General assembly a mum, passive affair—despite controversial report
The Teaching and Research Assistants of Concordia union held a special general assembly on Monday, Jan. 20 to tackle the recent findings of a report that recommended an overhaul of their executive council.
“The situation is a bit ambiguous,” said former Mobilization and Communications Officer Robert Sonin, who alongside his fellow executives complained about the president back in September on charges of harassment. “We don’t know what happens now because the report is going to move on anyways.”
The report stirred tempers when it was released at the end of December and obtained by The Concordian not long after. It detailed the conclusion of an official investigation by TRAC’s parent union, the Public Service Alliance of Canada (PSAC), the conclusions understandably irked the executives who’d lost their jobs.
The report found the president abused his power and relieved him of his position, but made the recommendation to relieve the other executives as well because of a toxic workplace atmosphere. When the executives made the report public and started speaking to the media, PSAC sent them a notice threatening legal action unless the electronic report was ‘retrieved’ and the conversation ceased, arguing it was PSAC property and would be discussed at Monday’s general assembly.
When contacted by The Concordian last week, PSAC issued a statement saying no further comment would be offered.
“I don’t know why they would pass it by the locals if they’re not going to use it. They gave it to a room of people who don’t really know anything except for the report,” added Sonin.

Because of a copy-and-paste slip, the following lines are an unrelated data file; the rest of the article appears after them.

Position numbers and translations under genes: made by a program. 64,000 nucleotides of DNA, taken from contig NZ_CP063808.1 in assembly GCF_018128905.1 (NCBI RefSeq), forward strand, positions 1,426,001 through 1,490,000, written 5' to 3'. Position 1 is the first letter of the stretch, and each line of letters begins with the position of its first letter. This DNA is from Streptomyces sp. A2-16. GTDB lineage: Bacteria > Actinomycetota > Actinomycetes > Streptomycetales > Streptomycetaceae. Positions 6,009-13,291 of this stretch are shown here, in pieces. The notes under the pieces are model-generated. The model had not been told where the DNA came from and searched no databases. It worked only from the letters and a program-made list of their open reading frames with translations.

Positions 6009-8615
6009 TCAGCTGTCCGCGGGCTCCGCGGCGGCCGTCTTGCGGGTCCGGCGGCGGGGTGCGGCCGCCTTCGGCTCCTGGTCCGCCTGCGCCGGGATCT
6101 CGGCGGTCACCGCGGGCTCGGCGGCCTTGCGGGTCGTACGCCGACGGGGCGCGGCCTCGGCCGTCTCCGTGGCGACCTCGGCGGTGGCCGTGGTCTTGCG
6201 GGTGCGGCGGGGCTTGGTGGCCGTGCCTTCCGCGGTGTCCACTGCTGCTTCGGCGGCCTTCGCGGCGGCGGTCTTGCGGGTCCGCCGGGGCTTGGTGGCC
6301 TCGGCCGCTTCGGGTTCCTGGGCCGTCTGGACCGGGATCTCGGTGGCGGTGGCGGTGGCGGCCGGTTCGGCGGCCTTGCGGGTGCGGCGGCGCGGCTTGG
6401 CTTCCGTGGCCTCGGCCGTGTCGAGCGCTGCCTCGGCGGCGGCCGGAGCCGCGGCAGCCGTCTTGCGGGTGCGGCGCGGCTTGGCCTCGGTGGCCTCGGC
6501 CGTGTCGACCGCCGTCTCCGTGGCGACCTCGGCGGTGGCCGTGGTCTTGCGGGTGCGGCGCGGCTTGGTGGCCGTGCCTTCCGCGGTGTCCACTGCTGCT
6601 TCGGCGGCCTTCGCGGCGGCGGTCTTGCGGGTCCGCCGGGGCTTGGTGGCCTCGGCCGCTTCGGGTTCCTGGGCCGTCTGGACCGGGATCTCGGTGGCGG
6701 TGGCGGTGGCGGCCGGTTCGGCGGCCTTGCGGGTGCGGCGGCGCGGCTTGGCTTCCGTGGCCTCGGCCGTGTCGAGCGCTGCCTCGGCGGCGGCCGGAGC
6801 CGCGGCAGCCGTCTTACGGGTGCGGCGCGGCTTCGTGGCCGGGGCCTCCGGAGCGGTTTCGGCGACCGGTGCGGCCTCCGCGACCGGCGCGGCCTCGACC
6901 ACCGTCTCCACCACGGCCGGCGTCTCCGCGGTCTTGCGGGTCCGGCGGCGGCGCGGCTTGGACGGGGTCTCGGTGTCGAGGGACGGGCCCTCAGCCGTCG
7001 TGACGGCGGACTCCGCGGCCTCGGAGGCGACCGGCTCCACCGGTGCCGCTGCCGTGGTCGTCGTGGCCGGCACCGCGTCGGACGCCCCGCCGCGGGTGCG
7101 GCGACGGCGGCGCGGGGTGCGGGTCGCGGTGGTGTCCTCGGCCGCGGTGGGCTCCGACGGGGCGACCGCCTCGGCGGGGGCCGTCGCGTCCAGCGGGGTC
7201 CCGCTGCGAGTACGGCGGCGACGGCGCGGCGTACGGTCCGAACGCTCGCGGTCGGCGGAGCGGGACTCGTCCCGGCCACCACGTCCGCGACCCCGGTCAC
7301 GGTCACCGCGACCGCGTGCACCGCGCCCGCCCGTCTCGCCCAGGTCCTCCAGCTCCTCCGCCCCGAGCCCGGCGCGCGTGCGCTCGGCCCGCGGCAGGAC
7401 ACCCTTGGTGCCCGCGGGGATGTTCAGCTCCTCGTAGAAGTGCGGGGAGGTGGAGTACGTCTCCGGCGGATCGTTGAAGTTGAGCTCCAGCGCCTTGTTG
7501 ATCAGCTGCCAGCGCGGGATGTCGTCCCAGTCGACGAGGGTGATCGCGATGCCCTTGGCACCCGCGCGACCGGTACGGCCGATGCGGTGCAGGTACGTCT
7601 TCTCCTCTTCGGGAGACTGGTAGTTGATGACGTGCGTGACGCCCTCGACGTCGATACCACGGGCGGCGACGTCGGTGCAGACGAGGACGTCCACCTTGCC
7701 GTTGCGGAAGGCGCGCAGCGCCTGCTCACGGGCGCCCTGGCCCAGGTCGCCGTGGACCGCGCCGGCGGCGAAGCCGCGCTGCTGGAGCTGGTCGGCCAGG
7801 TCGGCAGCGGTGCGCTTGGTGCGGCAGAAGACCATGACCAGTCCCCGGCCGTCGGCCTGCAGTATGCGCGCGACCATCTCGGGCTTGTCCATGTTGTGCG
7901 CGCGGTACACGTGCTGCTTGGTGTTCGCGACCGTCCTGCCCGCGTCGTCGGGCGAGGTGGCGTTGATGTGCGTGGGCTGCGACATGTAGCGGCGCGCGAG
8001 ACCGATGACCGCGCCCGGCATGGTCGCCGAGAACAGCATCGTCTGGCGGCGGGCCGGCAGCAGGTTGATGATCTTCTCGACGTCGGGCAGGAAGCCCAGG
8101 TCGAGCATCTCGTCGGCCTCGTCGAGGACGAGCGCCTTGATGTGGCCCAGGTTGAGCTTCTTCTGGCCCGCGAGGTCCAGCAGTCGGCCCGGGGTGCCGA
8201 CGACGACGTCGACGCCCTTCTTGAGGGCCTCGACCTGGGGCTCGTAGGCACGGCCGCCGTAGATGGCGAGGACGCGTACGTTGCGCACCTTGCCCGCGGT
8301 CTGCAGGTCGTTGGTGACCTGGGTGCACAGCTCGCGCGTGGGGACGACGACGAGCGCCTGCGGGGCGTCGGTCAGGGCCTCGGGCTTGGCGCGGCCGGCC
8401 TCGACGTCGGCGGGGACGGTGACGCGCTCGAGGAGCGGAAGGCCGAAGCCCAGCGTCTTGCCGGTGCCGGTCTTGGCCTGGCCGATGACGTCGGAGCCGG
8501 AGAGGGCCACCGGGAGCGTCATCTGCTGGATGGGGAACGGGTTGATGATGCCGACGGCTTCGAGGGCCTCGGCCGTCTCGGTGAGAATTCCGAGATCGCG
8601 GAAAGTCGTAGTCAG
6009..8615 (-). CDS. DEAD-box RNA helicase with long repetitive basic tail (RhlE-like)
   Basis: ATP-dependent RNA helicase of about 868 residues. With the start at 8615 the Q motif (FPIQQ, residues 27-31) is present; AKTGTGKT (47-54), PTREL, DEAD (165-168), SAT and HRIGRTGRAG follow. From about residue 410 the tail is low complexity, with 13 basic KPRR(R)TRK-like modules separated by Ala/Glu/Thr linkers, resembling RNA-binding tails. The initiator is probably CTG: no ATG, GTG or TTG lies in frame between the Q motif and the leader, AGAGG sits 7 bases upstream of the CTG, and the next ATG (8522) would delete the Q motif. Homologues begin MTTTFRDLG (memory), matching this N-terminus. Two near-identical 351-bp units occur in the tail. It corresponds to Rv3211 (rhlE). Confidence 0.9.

The recommendations were voted down 17 to 40, but the report is nonetheless going to be sent to the regional council and the national board of directors.
“The way the PSAC process works is—I don’t want to say it’s entirely irrelevant, but it’s really not relevant. It’s relevant in the sense the local has expressed its opinion, but the reporters and investigators hold the weight.” Sonin said, calling the meeting an act of rubber-stamping.
Sonin said the general assembly mostly revolved around presenting the report and the qualifications necessary for holding office.
“This meeting was only to receive the report,” he said. He also stated the PSAC representative reiterated the official stance that TRAC members were not to share the findings.
The elections are set to happen for the first week of March, at the earliest. Until then TRAC is essentially dormant, leaving important matters at a standstill, such as the pay negotiations that were supposed to have started in November.
According to PSAC rules, members under investigation weren’t allowed to speak on their behalf, so Sonin could not speak at the event.
He’s now uncertain of how to proceed, a sentiment his fellow executives probably share.
“The report for the most part is accurate, I think they came down with a reasonable account of what went on. I would have rather seen the executive continue and I would have hoped they would have done all this in a much more timely way. The result is our complaints were vindicated.”
Sonin continued: “Right now I’m totally dissatisfied with the way PSAC handled this. It’s bizarre to me people who complained lose their job over it. In the best of all worlds you want a report like this to lay the blame where it rests, and I don’t think it did that. They need a better way to handle harassment.”
As the GA finished late Monday night, The Concordian was unable to get comment from various attendees, but will update the online version of this article with additional viewpoints as they come in.